Photography workflow on Ubuntu

During the week I spotted a great blog post from Riley Brandt, a photographer at the University of Calgary. Riley currently uses a Mac for his photography work, but is keen to switch to using Ubuntu. I’ve been using Ubuntu for my photography work for, well, since forever. That’s not to say it’s always been easy. A tour of the archives of this blog will show the pain I’ve experienced over the years! Riley wrote a two part blog post about his nascent photography workflow on Linux. It was pleasing to see how much Riley’s workflow mirrors mine:

  1. Monitor profiling and calibration. GNOME Colour Manager works really well with my i1 and Colorhug colorimeters. There are some differences in the results of calibration between the two devices though that I would like to understand better.
  2. Download photos. I just click and drag the images from the compact flash cards! I don’t rename the images, though I can see why it might be useful for some people.
  3. Embedding metadata. Unfortunately gthumb doesn’t seem to support the RAW images from my Canon camera and won’t show the IPTC fields. (You can’t use Canon’s EOS Utility under Linux to set the fields directly on the camera either.) For my wedding photography, not being able to add the metadata is not a big problem though.
  4. Photo management, RAW editing. I also use AfterShot Pro. Yes, it’s proprietary but it’s good, not expensive and one licence covers you for a number of machines. It also stores all the image settings as XMP sidecar files, so you can easily move to another piece of software.
  5. Advanced editing. The GIMP really is very powerful, although the pace of development is still slower than us frustrated photographers would like! I don’t do a lot of detailed editing in my workflow, but when I do I use the GIMP.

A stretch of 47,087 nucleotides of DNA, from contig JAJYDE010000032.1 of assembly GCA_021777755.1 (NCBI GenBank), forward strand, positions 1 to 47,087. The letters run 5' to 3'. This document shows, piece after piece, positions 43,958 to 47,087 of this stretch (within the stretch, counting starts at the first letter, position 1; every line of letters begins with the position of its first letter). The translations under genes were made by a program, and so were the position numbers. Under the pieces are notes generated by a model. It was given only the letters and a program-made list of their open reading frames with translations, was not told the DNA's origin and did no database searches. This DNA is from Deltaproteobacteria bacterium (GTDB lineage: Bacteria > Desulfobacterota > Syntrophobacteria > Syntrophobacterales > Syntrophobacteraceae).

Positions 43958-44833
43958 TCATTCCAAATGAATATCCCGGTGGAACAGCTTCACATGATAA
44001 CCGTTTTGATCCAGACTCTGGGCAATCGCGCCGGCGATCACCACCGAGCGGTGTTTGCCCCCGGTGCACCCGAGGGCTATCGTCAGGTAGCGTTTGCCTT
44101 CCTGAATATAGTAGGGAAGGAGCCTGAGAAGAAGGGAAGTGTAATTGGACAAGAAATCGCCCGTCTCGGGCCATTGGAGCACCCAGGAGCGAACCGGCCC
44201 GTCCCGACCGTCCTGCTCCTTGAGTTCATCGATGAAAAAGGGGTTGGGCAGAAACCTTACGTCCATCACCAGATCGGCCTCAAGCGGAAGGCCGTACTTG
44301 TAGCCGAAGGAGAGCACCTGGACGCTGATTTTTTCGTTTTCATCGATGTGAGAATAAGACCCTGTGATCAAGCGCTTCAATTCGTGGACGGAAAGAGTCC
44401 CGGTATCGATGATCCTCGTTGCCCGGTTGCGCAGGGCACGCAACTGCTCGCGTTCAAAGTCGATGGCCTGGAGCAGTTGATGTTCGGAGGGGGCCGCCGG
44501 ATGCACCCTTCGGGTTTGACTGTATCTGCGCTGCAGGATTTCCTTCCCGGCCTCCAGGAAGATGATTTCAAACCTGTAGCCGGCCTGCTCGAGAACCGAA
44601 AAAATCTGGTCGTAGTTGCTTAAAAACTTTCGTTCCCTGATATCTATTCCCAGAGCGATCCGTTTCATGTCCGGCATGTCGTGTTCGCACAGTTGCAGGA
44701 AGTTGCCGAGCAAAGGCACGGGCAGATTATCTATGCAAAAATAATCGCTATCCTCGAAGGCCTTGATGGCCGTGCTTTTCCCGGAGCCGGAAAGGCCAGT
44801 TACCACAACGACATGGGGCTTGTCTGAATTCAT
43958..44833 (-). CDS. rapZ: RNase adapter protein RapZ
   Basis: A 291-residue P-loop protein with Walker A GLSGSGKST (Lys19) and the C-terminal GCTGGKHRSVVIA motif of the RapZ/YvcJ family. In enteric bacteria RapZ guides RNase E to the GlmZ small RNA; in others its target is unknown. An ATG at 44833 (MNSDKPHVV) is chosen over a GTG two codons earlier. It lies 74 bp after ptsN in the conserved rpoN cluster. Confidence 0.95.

But it’s great to see other professional photographers giving Ubuntu a try as a creative platform. It’s still not perfect, but it gets better with each release. I have tested my key applications on Ubuntu 12.10 and will be upgrading my work machine soon.

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    7 Responses to Photography workflow on Ubuntu

    1. Simos says:

      For photo importing, you can use the default in Ubuntu 12.10 (Shotwell), and it works with RAW images as well.

      To edit RAW images, you can use Darktable.

      Dariusz Duma has an amazing PPA with more photography packages. See

    2. Tony says:

      Thanks Simos. Last time I tried Shotwell about a year ago it was a long way from being an effective Lightroom replacement. It didn’t have any bulk workflow features. Darktable was unstable and fairly featureless too, but then I tried that even longer ago. You can read my blog posts about them in the archives!

    3. Laurent says:

      Tony, I’m not a professional photographer. And I’m a Canon user. The windows packages that come with camera are outstanding and are free. Searching on the internet I found how to update them to last versions. But sometimes your computer or your windows crashes. And you would like to do the work. Because on all computers which I use I have Linux installed, I wanted to find the similar software packages for certain tasks. And when you talk about photography you find a big offer, which makes the choice quite difficult. I’ve not decided on what is the best, yet.
      But besides Darktable, my list contains: Image Magic, Rawstudio, Rawtherapee. These are powerful editors and they are available in Ubuntu and all its derivatives.
      You may find also very useful the discussions on the ubuntuforum, on the Art & Design section.

    4. Franck says:


      how would Darktable compare to AfterShot Pro ? I’ve been using it a bit, as well as Aperture on a Mac, and I must tell I like Darktable much. But I’m no professional. What do you think of Darktable ?

    5. Mackenzie says:

      I use Digikam for RAW editing. Not saying I’m very good at it yet, though! I haven’t learned all the levels magic yet (and while my boyfriend is familiar with RAW, he’s an iPhoto user).

    6. Tony says:

      Hi Franck, the last time I tried Darktable I didn’t have a good experience. You can read about it here: It might be much better these days, I’m glad to hear you like it.

    7. Tony says:

      Hi Mackenzie, I did try Digikam a while ago, but it was very slow and didn’t allow me to edit large numbers of images quickly. It was OK for single images though.

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